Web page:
Retracing the First Human Migration

In 2013, writer Paul Salopek set out on an audacious expedition that was also an intimidating piece of method journalism: He would retrace mankind’s earliest footsteps on a 34,000km walk he christened Out of Eden.

It’s almost impossible to comprehend the earliest human migrations. Our ancient ancestors set out from the Horn of Africa, crossed sweltering deserts and inched their way into Arabia with no knowledge of what lay ahead of them. Fossil records show a gradual march through the Middle East and into Asia. Eventually, a few brave, desperate or foolhardy souls pushed over the Bering Land Bridge into the Americas. Equally incredibly, early Polynesians rode the waves and their luck, hopping along the strings of remote islands that dot the Pacific.

The spread of modern humans (light blue lines) and Salopek’s route (red line). Photo: Paul Salopek

Salopek is significantly better equipped than our Stone Age forebears. His load includes GPS trackers, solar panels and all the tools of modern communications: a laptop, high-tech camera gear and a satellite phone. Crossing northern Ethiopia and the Afar Triangle into Djibouti, camels bore the brunt of the load.

Thanks to dromedary camels, Salopek was able to take some serious kit through Ethiopia and Djibouti. Photo: Paul Salopek

The Afar region has the hottest year-round temperatures on Earth, yet Salopek was far from alone in this incredibly inhospitable place. After dark, columns of migrant workers and refugees shuffle towards the Red Sea coast to seek passage to the Middle East and perhaps, a better life. Some will die of thirst along the way, others drown when old, overcrowded boats capsize in the Gulf of Aden or the Red Sea. Salopek’s own odyssey also required crossing to Arabia. After 100 days and over 500km of walking, he secured passage on a huge container ship, packed to the gills with 8,000 sheep, 855 camels and 24 humans.

An Afar man leads his camels, loaded with salt, out of the Danakil Depression in Ethiopia. A donkey, used to lead the caravans, waits for his charges to catch up. Photo: Martin Walsh

Disembarking in Jeddah, Saudi Arabia, Salopek was joined by a Bedouin guide for the long march out of the Arabian peninsula. Along the way, he shared camp with some of the few remaining nomads and was visited by a man in dire need of a nickname: Prince Sultan bin Salman bin Abdulaziz Al-Saud, president of the Saudi Commission on Tourism and Antiquities and the eldest son of the Crown Prince of Saudi Arabia. The long, hot trek toward Jordan took longer than expected. Extreme heat forced Salopek to wait out the height of summer before continuing.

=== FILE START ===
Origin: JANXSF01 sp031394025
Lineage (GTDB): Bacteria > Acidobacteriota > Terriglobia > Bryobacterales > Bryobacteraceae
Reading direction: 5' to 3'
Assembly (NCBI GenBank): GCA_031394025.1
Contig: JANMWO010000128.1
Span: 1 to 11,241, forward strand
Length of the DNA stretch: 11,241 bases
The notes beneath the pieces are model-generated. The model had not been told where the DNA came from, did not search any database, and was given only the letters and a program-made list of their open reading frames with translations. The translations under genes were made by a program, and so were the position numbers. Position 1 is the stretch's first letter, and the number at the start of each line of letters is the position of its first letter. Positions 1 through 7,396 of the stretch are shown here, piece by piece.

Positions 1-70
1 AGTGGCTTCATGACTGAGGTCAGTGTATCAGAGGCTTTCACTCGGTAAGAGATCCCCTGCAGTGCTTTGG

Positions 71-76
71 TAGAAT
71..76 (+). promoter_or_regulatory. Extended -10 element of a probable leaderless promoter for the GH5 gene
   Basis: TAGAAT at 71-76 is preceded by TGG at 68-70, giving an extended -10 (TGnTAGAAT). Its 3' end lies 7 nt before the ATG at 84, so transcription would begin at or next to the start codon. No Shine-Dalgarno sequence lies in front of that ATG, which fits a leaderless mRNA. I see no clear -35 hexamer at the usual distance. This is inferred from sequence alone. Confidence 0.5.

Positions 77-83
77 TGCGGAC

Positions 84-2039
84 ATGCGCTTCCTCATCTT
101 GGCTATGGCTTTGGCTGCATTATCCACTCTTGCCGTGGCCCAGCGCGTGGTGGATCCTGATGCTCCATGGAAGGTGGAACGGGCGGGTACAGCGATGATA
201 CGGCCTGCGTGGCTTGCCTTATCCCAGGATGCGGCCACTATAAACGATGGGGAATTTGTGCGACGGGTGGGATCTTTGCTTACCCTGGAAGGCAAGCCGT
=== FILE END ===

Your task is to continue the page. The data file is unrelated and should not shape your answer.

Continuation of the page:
The war in Syria then forced Salopek west and north as he made his way out of Jordan. He first entered Israel, where he was mistakenly shot at by the IDF (Israeli Defence Force), then continued through the Mediterranean, by way of Cyprus, to Turkey.

En route, he encountered the ripple effects of the Arab Spring and Syria’s collapse: laid-back Anatolian villages juxtaposed with the “largest forced migration in the Middle East since the fall of the Ottoman Empire.”

Migrants near the Djibouti-Ethiopia border. Photo: Paul Salopek

Salopek diverged from some of humanity’s original route because of very modern barriers, “not of ice, but of … borders and visas.” He failed to obtain permission to entrer Iran and instead detoured north through the Caucasus to Georgia. In early 2016, he crossed into Azerbaijan, took a boat across the Caspian Sea and began trekking the vast steppes of Central Asia.

One of Salopek’s many walking partners makes his way through the snow toward the Georgian border in Turkey. Photo: Paul Salopek

Every stage of his journey has unearthed new stories, a process Salopek calls slow journalism. In Kazakhstan, Uzbekistan and Kyrgyzstan he saw how the ancient Silk Road has fallen by the wayside of history. In the Wakhan corridor between Tajikistan and Afghanistan, he found community-led conservationists fighting to re-wild their homes. Everywhere he has encountered a sad reality of our time, mass species extinction and “wild habitats shunted aside by roads, factories, industrial farming, and exploding mega-cities.”

The Wakhan Corridor, on the edge of the original roof of the world. Photo: Paul Salopek

Salopek originally figured that he could finish the project in seven years, reaching Tierra del Fuego, at the very tip of South America, in 2020. But delays — summer in Saudi Arabia, winter in the Tian Shan and politics in the Middle East — have pushed this back substantially. Six years in, Salopek has only just crossed the Indian subcontinent. Now, as he approaches Bangladesh after over 2,300 days and almost 10,000km, his final destination remains a veritable world away.